If you have patrons that are Harry Potter fans and would join a Quidditch game, then you should try a Rithmatist Melee from Brandon Sanderson’s book (an Illinois Children’s Choice nominee last year). As explained here, in this story, Joel is the chalkmaker’s son at Armedius Academy. Here the elite children are the rithmatics students who practice drawing magical geometric chalk drawings to eventually protect the citizens of the United Isles at the Tower of Nebrask, where wild chalkings are attacking and trying to get loose. If chalklings escape, they will eat the flesh and eyes of any person they come into contact with. Joel wants more than anything to be a rithmatist, but he failed his inception and is a lowly servant son. While delivering messages to teachers on campus, he hangs around Professor Fitch’s classroom trying to soak up the lessons. Meanwhile, rithmatic students are starting to disappear. Joel sets out to save the school and students.
We wanted to do this program because our teen section is part of the adult department and our youth department ends at 6th grade. At many libraries that are formatted like this (and even some others), when kids are finally kicked out of the youth department into the adult abyss, many of them drop out of the library all-together, only to return when they have their own kids. Our library wanted to put a stop to this and build a bridge between the youth and teen programs, staff and physical space. So I started planning joint programs with our teen librarian, one of them being the Melee.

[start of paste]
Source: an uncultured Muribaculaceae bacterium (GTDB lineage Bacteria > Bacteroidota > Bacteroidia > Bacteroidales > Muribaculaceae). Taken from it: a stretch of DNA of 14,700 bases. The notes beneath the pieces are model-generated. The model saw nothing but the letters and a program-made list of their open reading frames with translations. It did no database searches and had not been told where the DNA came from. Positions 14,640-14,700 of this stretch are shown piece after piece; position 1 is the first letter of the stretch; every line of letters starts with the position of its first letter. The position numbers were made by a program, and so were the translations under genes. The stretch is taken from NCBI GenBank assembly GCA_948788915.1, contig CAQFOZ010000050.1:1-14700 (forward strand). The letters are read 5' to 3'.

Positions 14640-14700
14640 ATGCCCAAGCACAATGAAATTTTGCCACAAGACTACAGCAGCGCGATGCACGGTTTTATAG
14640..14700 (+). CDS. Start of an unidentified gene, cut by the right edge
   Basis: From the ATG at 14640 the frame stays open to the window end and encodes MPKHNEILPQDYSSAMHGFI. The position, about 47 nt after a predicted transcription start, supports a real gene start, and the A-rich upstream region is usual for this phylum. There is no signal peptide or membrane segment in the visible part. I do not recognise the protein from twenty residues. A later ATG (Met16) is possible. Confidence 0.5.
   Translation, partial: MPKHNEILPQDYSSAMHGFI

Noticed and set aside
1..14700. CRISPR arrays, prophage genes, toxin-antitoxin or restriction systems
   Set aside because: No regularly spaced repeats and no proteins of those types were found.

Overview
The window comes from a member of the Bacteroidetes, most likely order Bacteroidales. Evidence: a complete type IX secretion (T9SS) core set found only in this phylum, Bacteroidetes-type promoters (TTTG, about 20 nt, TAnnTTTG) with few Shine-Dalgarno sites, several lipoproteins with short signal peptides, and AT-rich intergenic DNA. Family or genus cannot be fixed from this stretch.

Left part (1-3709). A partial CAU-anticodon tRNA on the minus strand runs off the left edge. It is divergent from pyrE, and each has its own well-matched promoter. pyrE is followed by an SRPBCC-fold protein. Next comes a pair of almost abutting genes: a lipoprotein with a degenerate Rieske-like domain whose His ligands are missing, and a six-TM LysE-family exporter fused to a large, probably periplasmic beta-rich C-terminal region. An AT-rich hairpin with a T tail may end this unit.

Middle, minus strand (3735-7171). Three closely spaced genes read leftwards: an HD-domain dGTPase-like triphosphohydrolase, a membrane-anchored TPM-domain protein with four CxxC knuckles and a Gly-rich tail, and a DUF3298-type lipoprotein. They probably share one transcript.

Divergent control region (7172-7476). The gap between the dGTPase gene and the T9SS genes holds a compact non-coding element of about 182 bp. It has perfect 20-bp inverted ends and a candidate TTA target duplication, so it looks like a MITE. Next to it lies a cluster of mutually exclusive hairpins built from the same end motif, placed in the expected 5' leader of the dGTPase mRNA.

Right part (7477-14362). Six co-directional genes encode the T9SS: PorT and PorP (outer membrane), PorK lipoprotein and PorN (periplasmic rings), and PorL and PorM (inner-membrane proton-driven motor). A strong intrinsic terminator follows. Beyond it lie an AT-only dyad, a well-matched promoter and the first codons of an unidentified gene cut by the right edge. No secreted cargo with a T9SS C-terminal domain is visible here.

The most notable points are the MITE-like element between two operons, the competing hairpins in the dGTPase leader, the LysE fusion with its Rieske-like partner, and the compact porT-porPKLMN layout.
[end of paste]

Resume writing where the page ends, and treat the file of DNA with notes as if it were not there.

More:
I also wanted to make this program as a fun way to promote our state award list, the Rebecca Caudill nominees that the kids vote on each February. Each year, our votes have lessened since the schools are focusing more on nonfiction now in the classroom; fewer kids are finding the time for fiction. I also get about 12 copies of each of the award books, so I wanted to get my money’s worth out of the collection.
When doing our research, we found many rithmatic forums where participants talked theoretically about which defenses were the best and how you could beat opponents. However, most of these were adults discussing the mathematical concepts in the book. And no one had actually tried a real melee!
Our first step was to plan the rules so that the game was as close to the book as possible, but still doable. How would we score lines of vigor that couldn’t actually move to attack in real life? How did we score the detail of a chalkling’s body? How did we determine which ruins destroyed which defenses? It was a huge headache to develop a working playbook. We grew a lot of synapses in the process! And brushed up on our math skills, which makes this program a boon for STEM programming for the older groups. Finally, a math related program that wouldn’t put kids to sleep or make them feel like they were in school.